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    Thought I'd start a thread for the general discussion of the OCR Microbiology and Biotechnology option, including the delights of sewage... and cheese-making... and silage... and cow hormones... and fermenters, and ... oh, you get the picture. :rolleyes:

    Any ideas for what might come up on the exam this Friday?
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    (Original post by Eternal Fantasy)
    Thought I'd start a thread for the general discussion of the OCR Microbiology and Biotechnology option, including the delights of sewage... and cheese-making... and silage... and cow hormones... and fermenters, and ... oh, you get the picture. :rolleyes:

    Any ideas for what might come up on the exam this Friday?
    Is no one taking this option, then? :confused: :p:
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    Hmmm we have this option on Edexcel - but the exam has been and gone
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    (Original post by Bekaboo)
    Hmmm we have this option on Edexcel - but the exam has been and gone
    I feel lonely.
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    Yeah I am doing this today, in a few hours! Arrrrggghhhhh!

    I am sure it will be OK, as long as there are no major long questions, one big question should be enough, and the rest, well you can usually work it out, so should be OK, let me know how you get on with it!

    GOOOOOD LUCK!

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    Yay! I'm a bit worried that I don't know enough detail, but I think I should be OK. Good luck to you too!
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    Nice paper that, what did you think?

    Could have been a lot worse, the Jan 2005 paper was harder in my opinion than this one, but that said, the grade boundaries could be pushed up. A relief after the hard Unifying concepts paper!

    How did you do, or anyone else for that matter, seems a quiet topic this one! hehe
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    I found the first question about the urease space ship bioreactor hard, which got me all flustered, but fortunately the rest of it went OK I think, apart from a few bits here and there.

    What was the nitrogen source for the penicillin? I can't find it in the text book, but I know I got it wrong.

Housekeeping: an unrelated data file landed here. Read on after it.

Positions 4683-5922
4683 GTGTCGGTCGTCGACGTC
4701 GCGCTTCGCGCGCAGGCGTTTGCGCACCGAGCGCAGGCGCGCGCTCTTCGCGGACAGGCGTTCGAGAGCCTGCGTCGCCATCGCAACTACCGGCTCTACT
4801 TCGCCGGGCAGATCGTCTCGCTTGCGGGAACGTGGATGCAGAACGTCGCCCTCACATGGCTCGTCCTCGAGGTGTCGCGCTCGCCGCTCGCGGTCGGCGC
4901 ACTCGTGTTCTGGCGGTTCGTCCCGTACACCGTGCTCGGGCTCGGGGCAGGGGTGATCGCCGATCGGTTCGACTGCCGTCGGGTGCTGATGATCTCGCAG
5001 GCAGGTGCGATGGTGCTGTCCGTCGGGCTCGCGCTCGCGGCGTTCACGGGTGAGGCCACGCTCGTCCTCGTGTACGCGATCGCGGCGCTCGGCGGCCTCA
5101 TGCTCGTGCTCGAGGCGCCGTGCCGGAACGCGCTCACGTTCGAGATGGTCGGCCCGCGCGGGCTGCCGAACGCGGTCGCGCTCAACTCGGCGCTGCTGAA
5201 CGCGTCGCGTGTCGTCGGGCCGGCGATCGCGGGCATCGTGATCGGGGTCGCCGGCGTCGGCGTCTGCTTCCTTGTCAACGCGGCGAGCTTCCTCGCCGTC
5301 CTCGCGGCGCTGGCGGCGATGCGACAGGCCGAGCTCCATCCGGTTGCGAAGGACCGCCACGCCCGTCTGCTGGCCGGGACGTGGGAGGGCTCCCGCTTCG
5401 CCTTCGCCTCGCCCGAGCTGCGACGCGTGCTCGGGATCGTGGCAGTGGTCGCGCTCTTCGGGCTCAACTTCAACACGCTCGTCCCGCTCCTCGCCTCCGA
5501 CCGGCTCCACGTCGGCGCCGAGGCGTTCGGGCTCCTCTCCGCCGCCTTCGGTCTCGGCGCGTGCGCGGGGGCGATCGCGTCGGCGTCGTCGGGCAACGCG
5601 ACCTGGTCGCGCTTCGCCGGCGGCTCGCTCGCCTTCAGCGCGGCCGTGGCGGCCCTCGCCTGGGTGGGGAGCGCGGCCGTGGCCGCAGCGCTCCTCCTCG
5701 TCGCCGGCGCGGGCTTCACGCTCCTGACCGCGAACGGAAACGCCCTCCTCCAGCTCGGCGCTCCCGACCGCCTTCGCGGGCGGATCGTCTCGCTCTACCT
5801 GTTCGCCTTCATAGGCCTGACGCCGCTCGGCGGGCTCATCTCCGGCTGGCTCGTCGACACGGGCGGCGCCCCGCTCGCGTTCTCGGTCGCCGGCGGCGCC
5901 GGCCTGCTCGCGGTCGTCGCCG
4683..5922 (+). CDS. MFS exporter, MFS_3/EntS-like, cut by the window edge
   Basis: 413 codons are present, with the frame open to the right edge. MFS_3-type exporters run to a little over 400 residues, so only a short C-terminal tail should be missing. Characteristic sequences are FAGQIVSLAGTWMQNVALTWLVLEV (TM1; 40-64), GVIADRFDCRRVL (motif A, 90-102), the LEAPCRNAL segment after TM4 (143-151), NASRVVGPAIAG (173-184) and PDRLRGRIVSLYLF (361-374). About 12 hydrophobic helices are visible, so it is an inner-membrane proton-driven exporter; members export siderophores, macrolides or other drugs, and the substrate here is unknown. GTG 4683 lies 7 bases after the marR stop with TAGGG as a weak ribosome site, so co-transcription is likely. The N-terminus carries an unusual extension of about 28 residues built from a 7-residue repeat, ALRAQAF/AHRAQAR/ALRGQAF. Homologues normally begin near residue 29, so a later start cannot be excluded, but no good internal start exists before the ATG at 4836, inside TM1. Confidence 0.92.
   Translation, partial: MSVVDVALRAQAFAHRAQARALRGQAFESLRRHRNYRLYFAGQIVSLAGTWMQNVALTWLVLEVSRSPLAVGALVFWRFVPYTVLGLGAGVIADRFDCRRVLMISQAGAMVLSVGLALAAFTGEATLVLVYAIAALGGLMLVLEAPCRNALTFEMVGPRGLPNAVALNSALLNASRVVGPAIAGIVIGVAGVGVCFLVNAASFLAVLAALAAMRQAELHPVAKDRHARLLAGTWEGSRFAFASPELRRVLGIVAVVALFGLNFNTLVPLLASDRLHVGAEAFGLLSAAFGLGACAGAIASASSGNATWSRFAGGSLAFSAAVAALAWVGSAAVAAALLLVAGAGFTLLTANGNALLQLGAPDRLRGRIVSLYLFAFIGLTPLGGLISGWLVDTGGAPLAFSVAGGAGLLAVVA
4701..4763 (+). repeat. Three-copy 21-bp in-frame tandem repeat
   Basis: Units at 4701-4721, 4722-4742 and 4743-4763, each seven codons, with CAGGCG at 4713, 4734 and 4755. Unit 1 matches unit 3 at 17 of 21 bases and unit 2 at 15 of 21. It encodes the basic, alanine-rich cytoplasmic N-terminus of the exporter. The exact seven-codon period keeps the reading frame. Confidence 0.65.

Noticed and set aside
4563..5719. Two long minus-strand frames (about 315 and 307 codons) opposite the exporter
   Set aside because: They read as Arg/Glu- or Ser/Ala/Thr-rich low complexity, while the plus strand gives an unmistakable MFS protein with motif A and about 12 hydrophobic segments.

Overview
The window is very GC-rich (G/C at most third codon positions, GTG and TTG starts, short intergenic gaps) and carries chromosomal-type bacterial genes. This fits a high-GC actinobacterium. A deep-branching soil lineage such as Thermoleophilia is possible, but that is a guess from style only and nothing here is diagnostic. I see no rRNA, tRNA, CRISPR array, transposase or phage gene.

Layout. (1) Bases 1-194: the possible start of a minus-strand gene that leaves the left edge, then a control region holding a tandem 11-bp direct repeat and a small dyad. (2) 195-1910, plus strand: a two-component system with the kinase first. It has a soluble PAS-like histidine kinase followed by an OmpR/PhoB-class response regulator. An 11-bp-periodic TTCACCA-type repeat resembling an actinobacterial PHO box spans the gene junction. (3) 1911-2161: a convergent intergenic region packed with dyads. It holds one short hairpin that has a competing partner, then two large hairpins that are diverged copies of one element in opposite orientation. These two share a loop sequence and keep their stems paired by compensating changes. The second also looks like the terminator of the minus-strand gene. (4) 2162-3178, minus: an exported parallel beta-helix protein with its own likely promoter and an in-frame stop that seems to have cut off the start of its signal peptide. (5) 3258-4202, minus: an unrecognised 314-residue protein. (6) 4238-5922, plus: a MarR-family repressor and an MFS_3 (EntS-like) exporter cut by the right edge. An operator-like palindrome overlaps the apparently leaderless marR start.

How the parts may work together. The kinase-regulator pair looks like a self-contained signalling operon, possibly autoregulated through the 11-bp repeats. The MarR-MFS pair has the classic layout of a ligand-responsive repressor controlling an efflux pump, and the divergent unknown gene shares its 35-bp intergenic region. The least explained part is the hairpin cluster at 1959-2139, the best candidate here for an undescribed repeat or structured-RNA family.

And the virus' outer layer - I wasn't sure whether to put capsid or envelope, because it depends on the virus doesn't it? In the end I wrote 'capsid (but envelope sometimes present)'.

    I think the paper was harder than this year's Unifying Concepts and Jan 2005, though.
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    wow omg i jus got home from doing that exam, dammmmmmm :eek: that was some mental hard exam. :mad: ........ i jus angry that nothing on the processes like cheese etc came up, nor sewage.... am v angry........ quite a few of my peers found that exam hard... i supose it could have been worse..... :confused:
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    i quite liked the essay questions but i wasn't quite sure what specifically to write for the propagation question so i ended up writing out the entire process..

    also i found myself repeating myself for the penicillin question, grade boundaries will be quite high me thinks
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    (Original post by Eternal Fantasy)
    What was the nitrogen source for the penicillin? I can't find it in the text book, but I know I got it wrong.
    i put yeast extract, some people i know put ammonia or amino acids, my teacher reckons there were quite a lot of correct answers for that q
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    (Original post by Brigand)
    i put yeast extract, some people i know put ammonia or amino acids, my teacher reckons there were quite a lot of correct answers for that q
    Phew, I also put yeast extract.
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    aw thank God i wrote ammonia as nitrogen source, what was the answer to the reason why the antibacterial can't puch holes in plant and animal cells?
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    (Original post by Dimps)
    aw thank God i wrote ammonia as nitrogen source, what was the answer to the reason why the antibacterial can't puch holes in plant and animal cells?
    Hmm, I wasn't sure so I guessed. I started out by saying that bacterial cell walls are made of murein, while plant cell walls are celluose and animal cells do not have them at all. Then I said the antibacterial has enzymes which are specific to breaking down only murein. But that's just a wild guess.

    What did people put for the three practical reasons of having a urease bioreactor on space ships? I don't understand why they were breaking down urea to ammonia and carbon dioxide anyway. Aren't they both toxic?
 
 
 
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